Help with introducing chicks to their run

Discussion in 'Raising Baby Chicks' started by mrspower, Oct 28, 2013.

  1. mrspower

    mrspower New Egg

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    Oct 27, 2013
    Hi everyone,

    I moved my girls (and maybe a boy) into their coop this weekend. They were moved into the hen house on Thursday, where they stayed locked in until Saturday morning. Their door was opened to the run on Sat morning and they were not at all interested in coming out. I lured a few of them (3/8) out with some oats for a few hours. Then back in they went, still afraid.

    Sunday I lured all but two out, and had to physically put them back in at nightfall. Now today, the door has been open all day but the most I've seen is a single chicken coming down a few rungs on their ramp then heading back in.

    They are 7-8 weeks old. They've been in a bin in the garage for the last month or so, and were in the house for the month before that. It's about 60 degrees and gray out but not particularly unpleasant. Should I continue trying to lure them out every day or should I let them decide to come out? Is there a 'best' way to get them to go back into the hen house at night? I tried getting them to follow a flashlight last night but they were spooked and huddled beneath the raised hen house. I ended up picking them up one by one and placing them in the coop. They have figured out the ramp on the whole though.

    Also, should I teach them to roost by putting them up on the roosting bars at nightfall?

    Thanks in advance!
    Amanda
     
  2. Ridgerunner

    Ridgerunner Chicken Obsessed

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    Feb 2, 2009
    Northwest Arkansas
    Sometimes it takes 15 minutes from when I open the pop door for the first time until most of the chicks are on the ground. Sometimes it takes a few days. I just leave them alone and let them decide.

    On the average, mine start roosting overnight on the roosts at about 10 to 12 weeks. They’ll play on them during the day but not necessarily roost on them overnight. I have had some start to roost on their own at 5 weeks. I’ve had some wait a whole lot longer. Again, I just leave them alone and let them decide. Why not let them enjoy their childhood a little while longer?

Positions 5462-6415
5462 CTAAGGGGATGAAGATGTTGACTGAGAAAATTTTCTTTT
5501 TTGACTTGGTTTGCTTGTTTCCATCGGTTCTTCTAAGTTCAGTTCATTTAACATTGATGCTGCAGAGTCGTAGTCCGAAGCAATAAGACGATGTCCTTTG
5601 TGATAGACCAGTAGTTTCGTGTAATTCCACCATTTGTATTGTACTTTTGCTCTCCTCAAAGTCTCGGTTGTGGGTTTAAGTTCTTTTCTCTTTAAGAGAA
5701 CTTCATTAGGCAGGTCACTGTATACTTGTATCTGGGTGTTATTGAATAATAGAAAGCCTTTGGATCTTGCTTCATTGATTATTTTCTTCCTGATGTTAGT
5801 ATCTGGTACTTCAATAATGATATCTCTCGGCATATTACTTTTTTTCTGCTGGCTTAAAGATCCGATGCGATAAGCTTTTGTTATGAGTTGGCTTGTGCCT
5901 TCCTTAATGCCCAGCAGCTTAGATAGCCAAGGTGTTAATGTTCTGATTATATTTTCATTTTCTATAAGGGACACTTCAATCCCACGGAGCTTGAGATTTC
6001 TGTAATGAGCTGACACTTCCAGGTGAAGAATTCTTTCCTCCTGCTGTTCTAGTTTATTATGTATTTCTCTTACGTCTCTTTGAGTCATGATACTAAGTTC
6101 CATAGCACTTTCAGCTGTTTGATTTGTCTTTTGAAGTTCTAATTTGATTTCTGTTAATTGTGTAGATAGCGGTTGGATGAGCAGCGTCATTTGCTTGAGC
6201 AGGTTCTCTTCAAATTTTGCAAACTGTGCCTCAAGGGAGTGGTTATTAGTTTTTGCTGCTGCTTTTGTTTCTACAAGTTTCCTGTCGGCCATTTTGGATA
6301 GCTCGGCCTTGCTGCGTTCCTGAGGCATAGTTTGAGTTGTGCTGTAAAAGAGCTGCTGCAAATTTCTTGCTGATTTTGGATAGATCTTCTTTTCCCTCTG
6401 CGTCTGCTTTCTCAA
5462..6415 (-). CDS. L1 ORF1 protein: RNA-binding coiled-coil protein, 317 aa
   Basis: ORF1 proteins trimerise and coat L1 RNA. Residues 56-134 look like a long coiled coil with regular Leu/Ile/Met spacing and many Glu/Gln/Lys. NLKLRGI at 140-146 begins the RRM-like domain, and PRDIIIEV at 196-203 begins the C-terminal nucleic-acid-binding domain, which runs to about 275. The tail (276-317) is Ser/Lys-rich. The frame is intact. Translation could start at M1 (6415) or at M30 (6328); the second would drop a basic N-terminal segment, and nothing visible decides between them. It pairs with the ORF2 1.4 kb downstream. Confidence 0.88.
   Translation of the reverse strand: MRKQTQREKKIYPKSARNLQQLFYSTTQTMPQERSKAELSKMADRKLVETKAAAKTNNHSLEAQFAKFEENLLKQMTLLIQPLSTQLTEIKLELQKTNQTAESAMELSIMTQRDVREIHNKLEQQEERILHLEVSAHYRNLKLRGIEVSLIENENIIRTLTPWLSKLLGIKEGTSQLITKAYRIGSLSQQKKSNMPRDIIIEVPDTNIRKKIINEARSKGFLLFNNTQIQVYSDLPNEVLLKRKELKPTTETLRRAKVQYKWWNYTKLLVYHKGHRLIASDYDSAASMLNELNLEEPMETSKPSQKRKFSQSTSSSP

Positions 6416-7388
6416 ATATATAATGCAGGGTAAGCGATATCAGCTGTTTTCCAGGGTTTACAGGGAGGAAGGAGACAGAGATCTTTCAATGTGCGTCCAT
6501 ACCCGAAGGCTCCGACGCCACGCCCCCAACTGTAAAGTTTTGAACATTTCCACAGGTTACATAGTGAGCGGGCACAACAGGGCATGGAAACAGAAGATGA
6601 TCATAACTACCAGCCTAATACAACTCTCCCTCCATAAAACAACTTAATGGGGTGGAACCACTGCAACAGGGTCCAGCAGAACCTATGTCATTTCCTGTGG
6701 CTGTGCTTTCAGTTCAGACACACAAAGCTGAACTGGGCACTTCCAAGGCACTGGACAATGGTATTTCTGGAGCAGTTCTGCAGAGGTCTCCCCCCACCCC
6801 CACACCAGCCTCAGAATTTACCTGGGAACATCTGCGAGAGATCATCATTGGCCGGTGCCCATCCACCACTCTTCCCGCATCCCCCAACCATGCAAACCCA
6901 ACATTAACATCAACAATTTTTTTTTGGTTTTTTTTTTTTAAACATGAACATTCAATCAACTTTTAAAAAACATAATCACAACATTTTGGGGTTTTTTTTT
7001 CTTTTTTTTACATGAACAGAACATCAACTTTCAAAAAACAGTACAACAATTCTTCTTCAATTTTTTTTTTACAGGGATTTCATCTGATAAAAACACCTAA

Sometimes when I open that pop door and they go into the run, they will go back into the coop at night on their own right from the start. Sometimes they pile up just under the pop door. Sometimes some go inside on their own and some sleep under the door. They are just not consistent about any of this type of stuff. This time I don’t leave them alone. After it is dark enough that they are settled down and easy to catch, I put them in the coop. It doesn’t bother me to frighten them a bit when I do this. I want them to think the coop is safer than outside because it is.

    Sometimes when I put them in, they all go in the next night. Usually not though. Some often try sleeping outside again. I’ve had some tale two weeks of putting them in every night before they figured it out.
     
  3. mrspower

    mrspower New Egg

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    Oct 27, 2013
    Thank you! That's what I was leaning towards - letting them decide when they're ready to come out. 2 of them have yet to venture out at all, so I'm just letting them decide. I'd really like them to come out, frankly because the waterer/feeder are big and I don't have to fill them often, vs the little chick ones hanging out inside the hen house. ;) So it would be nice to be done with those little chick feeders and waterers, which they drain every day - the water sometimes twice a day.

    They do sometimes play on the roosting bars but they haven't actually roosted. But like you said, they're still toddlers really, so hopefully they'll decide on their own when they're ready for that.

    I think perhaps I'll tempt them with some hard boiled eggs just to see if I can get them comfortable in the run. :) Once the 6 were out yesterday they seemed to enjoy themselves, pecking at the grass, discovering their new waterer (which is a nipple type). They're still skittish though, and we live with lots of trees which means lots of squirrels and birds, and yes, some hawks. So they're skeptical!
     

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